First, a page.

Wednesday, May 11, 2011

Microsoft's Desperate Acquisition of Skype...

When news broke yesterday that Microsoft is acquiring Skype for $8.5 billion, the business and technology communities were all abuzz. It's certainly gigantic news in the industry, but how much will it really matter?

The prevailing wisdom, not to mention Microsoft's great hope, is that the acquisition will "increase the accessibility of real-time video and voice communications, bringing benefits to both consumers and enterprise users and generating significant new business and revenue opportunities".

In plain English, they're hoping that Skype will finally give Microsoft a real foothold in telecommunications - something that they've been pursuing for the last decade but that has thus far evaded them.

My money's betting that their desired foothold will remain elusive. From a consumer perspective, it'll be a nice additional feature to be able to use Skype in conjunction with Microsoft Outlook or with XBox, but how much will that ultimately transform the telecom landscape, really? What Microsoft needs in order to gain that ever-precious foothold is to finally develop a mobile operating system that seriously rivals Android and the iPhone. Acquiring Skype is not a realistic substitute for that.

Meanwhile, the rumors circulating last week about Skype potentially being acquired by either Facebook or Google appear to have been leaked in order to drive up the price Microsoft would have to pay. Either that or else the rumors were legitimate and Microsoft swooped in at the last minute fully doubling what the others were offering. In either case, the end result is that Microsoft may have overpaid by several billion dollars.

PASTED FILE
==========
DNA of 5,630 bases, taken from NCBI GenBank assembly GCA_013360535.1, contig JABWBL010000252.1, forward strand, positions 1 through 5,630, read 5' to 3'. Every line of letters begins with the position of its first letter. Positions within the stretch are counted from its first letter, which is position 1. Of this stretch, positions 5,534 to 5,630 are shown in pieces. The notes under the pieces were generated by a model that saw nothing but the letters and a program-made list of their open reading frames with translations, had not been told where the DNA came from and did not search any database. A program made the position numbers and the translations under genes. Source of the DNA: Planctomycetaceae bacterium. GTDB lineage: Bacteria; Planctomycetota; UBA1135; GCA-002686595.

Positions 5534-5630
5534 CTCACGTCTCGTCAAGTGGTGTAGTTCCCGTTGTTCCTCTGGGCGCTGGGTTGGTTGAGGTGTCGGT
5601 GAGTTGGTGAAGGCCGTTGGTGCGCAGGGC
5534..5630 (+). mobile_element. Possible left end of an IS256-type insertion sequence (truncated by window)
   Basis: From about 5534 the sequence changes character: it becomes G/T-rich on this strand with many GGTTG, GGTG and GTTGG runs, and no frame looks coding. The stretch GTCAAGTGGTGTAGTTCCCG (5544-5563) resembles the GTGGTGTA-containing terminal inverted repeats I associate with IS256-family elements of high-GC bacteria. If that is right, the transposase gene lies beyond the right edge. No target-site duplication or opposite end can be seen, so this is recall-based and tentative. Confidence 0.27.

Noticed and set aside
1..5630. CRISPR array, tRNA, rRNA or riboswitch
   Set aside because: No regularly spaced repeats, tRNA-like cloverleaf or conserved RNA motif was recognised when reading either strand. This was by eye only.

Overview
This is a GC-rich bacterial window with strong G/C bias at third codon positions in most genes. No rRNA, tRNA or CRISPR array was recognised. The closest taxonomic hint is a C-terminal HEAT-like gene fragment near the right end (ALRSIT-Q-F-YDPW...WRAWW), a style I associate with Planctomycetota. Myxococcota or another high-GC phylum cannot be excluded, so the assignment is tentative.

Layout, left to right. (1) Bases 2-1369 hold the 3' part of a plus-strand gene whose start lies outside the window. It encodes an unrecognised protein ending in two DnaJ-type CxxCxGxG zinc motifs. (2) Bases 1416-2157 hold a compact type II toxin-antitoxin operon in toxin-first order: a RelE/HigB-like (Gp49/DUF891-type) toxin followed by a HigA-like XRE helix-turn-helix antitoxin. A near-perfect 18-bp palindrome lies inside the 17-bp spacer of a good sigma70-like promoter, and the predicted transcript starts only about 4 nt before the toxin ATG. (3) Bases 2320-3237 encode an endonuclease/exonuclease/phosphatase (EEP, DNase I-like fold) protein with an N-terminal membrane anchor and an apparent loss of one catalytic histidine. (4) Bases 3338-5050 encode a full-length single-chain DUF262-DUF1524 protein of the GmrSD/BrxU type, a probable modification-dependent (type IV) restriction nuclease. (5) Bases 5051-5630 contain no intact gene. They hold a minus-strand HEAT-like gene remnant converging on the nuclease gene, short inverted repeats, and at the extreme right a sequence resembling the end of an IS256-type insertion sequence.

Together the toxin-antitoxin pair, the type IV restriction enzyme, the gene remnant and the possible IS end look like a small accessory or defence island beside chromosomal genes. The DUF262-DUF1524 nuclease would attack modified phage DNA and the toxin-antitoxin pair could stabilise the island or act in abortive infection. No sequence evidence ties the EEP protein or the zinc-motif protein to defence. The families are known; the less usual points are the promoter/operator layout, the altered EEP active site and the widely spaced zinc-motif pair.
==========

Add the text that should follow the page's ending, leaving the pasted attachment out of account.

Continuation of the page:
That's too bad. For the average consumer, Skype would have made the most sense being integrated with Facebook, whose IM feature - which has unbelievably heavy usage - could have gotten a major jolt in one fell swoop.

When it's all said and done, Microsoft has indeed bought itself a pretty great stand-alone asset - even if its revenues are somewhat lacking. The only problem is that acquiring Skype probably won't accomplish the main goal that Microsoft is acquiring it for.
  

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